Published by The Canadian Journal of Infectious Diseases & Medical Microbiology
Year published 2023

Background Sexually transmitted blood-borne infections (STBBIs) contribute to negative outcomes of pregnancy. Hepatitis B virus (HBV), hepatitis C virus (HCV), human immunodeficiency virus (HIV), and syphilis infections in pregnancy contribute significantly to maternal and child morbidities and mortalities. This study assessed the prevalence, knowledge, and risk factors of STBBIs (HBV, HCV, HIV, and syphilis) among pregnant women attending antenatal clinics in Jirapa.

Methods A cross-sectional study design involving 246 pregnant women was employed for the study. A structured questionnaire was used to solicit information about the knowledge, prevalence, and risk factors of STBBIs.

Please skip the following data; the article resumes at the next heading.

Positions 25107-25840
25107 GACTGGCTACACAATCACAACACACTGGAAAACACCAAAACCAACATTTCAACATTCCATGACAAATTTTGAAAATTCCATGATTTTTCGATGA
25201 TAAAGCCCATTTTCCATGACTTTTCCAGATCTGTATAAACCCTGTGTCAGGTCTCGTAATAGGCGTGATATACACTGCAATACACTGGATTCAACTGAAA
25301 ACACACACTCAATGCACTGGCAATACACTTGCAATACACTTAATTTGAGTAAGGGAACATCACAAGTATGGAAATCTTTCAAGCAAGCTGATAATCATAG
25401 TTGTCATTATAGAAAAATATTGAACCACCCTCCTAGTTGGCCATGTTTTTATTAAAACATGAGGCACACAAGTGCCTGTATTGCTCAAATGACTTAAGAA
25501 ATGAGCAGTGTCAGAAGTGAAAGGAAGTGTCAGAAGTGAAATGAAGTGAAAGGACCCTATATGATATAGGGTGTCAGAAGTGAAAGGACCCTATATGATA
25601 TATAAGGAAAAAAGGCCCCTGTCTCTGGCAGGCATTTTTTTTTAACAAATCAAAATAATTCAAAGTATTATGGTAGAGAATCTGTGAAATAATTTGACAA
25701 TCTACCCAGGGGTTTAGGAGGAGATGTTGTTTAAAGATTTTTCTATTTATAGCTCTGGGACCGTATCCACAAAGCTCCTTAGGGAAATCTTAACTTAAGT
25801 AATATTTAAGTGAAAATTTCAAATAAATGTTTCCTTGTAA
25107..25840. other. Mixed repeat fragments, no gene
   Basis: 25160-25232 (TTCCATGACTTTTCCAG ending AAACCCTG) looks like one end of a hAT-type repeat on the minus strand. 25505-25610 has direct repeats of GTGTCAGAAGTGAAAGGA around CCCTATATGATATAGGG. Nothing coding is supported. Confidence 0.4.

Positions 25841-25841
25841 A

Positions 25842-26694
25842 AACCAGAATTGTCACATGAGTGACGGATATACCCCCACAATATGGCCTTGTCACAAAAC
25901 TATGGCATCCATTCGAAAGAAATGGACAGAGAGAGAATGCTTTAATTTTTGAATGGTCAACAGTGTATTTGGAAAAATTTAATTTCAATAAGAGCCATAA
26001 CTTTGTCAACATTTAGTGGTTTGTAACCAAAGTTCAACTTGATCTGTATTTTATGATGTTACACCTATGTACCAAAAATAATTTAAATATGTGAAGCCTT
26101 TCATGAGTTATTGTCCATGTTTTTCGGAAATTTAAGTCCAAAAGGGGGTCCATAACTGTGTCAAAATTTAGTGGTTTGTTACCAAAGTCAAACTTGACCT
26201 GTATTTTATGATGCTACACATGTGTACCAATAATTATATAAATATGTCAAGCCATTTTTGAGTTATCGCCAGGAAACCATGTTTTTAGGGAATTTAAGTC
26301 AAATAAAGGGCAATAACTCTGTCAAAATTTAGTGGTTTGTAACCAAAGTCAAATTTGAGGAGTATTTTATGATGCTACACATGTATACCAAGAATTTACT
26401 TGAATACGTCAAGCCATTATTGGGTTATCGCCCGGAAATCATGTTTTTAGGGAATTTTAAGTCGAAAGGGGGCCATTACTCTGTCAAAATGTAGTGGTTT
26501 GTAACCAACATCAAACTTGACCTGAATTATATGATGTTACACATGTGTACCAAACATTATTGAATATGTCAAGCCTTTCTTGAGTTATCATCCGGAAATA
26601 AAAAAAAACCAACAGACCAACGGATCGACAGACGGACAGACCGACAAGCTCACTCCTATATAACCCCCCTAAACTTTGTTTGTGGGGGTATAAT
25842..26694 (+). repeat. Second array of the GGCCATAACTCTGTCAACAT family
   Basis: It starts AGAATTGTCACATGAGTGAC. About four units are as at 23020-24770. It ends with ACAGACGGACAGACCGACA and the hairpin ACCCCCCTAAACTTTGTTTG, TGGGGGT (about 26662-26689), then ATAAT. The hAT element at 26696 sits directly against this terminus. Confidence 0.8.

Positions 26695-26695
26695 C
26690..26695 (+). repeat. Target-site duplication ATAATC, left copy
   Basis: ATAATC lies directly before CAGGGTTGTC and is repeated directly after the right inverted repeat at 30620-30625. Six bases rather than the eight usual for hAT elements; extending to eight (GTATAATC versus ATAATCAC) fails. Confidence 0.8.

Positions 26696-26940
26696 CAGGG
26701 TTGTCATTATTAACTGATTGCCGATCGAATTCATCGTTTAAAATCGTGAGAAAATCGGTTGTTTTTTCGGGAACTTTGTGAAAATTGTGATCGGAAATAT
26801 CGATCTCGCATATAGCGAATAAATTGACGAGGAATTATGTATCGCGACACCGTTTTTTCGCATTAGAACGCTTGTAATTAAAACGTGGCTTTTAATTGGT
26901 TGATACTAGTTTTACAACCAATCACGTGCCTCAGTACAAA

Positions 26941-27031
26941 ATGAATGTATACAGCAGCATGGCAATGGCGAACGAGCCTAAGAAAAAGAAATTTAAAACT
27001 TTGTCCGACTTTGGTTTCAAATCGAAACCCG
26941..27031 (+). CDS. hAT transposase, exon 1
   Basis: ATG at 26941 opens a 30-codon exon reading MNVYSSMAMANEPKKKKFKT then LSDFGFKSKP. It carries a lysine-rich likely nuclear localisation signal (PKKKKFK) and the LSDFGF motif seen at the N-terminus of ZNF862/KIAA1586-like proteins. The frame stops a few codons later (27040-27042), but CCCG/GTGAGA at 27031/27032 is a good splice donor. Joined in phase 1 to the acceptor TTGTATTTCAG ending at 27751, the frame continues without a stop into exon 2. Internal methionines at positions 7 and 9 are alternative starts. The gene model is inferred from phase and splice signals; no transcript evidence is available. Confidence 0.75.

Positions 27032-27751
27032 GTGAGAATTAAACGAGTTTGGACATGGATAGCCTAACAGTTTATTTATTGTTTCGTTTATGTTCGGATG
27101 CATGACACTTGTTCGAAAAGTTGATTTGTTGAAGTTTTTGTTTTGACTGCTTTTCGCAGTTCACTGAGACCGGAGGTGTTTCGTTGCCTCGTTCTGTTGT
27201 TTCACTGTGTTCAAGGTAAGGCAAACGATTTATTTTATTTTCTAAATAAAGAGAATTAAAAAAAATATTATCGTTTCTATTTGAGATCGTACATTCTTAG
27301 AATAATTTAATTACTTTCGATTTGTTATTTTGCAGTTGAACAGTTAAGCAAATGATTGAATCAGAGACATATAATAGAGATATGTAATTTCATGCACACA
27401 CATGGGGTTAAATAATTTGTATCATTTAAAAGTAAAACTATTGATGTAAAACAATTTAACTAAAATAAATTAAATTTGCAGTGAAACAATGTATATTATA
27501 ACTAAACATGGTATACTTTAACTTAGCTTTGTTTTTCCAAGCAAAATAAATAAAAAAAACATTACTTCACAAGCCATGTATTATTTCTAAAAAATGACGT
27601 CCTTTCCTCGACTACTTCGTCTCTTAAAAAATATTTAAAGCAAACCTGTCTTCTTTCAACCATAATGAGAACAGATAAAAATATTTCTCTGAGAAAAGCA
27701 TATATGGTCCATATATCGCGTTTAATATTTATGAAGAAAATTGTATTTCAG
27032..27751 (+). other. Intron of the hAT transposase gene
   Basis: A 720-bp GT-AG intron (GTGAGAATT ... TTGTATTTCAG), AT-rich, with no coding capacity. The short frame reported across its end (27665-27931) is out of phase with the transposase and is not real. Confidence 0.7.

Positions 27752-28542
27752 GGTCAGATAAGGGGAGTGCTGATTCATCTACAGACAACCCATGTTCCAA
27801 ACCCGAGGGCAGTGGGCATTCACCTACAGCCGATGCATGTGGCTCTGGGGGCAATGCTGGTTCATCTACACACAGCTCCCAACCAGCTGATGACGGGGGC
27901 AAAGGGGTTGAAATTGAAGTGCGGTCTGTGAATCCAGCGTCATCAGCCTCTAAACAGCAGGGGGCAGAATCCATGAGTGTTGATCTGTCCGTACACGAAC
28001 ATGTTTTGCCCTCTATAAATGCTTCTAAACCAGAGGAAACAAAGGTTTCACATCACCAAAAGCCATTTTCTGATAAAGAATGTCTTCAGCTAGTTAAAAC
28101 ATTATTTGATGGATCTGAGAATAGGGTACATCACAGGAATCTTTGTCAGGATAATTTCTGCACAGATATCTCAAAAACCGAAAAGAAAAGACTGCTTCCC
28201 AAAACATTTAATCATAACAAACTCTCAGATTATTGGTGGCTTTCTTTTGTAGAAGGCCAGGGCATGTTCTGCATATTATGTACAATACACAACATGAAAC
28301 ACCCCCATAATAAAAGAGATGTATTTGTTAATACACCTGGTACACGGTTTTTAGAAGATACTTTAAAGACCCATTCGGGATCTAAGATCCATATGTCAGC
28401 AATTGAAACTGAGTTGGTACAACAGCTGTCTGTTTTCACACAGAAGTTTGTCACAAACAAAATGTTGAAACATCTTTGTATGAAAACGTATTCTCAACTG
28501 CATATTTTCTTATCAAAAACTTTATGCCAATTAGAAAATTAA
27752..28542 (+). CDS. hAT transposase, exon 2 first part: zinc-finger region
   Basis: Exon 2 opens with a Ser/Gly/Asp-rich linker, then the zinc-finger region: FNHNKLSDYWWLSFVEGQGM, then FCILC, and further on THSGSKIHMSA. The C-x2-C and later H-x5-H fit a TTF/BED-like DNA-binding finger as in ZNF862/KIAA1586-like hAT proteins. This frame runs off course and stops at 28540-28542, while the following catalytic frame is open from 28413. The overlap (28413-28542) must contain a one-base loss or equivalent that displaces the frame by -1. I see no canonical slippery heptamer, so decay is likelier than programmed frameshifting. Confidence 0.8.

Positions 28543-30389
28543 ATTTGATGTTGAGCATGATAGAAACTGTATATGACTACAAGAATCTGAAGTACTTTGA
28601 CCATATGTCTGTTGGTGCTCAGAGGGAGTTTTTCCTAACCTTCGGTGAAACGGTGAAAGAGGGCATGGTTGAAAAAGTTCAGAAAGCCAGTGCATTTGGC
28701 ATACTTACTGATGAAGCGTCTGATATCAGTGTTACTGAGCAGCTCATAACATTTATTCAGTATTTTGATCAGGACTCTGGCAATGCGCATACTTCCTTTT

Results The overall prevalence of STBBIs was 11.4%; HBV prevalence was 9.8% and 0.8% each for HCV, HIV, and syphilis. About 66% of mothers were aware of mother-to-child transmission of infections during pregnancy. Knowledge of transmission of HIV (93.9%), hepatitis (67.1%), and syphilis (53.7%) in pregnancy was relatively high. Knowledge of risk factors for HIV, hepatitis, and syphilis was 97.6%, 74.4%, and 76.0%, respectively. More than 98% of respondents knew about the prevention of HIV, hepatitis, and syphilis. Significant risk factors associated with and predictive of STBBIs were female genital mutilation (FGM) and gravidity.

Conclusion The occurrence of STBBIs among pregnant women was strongly associated with FGM and gravidity. Public health education should be directed at stopping the practice of FGM and improving reproductive health in the study area.

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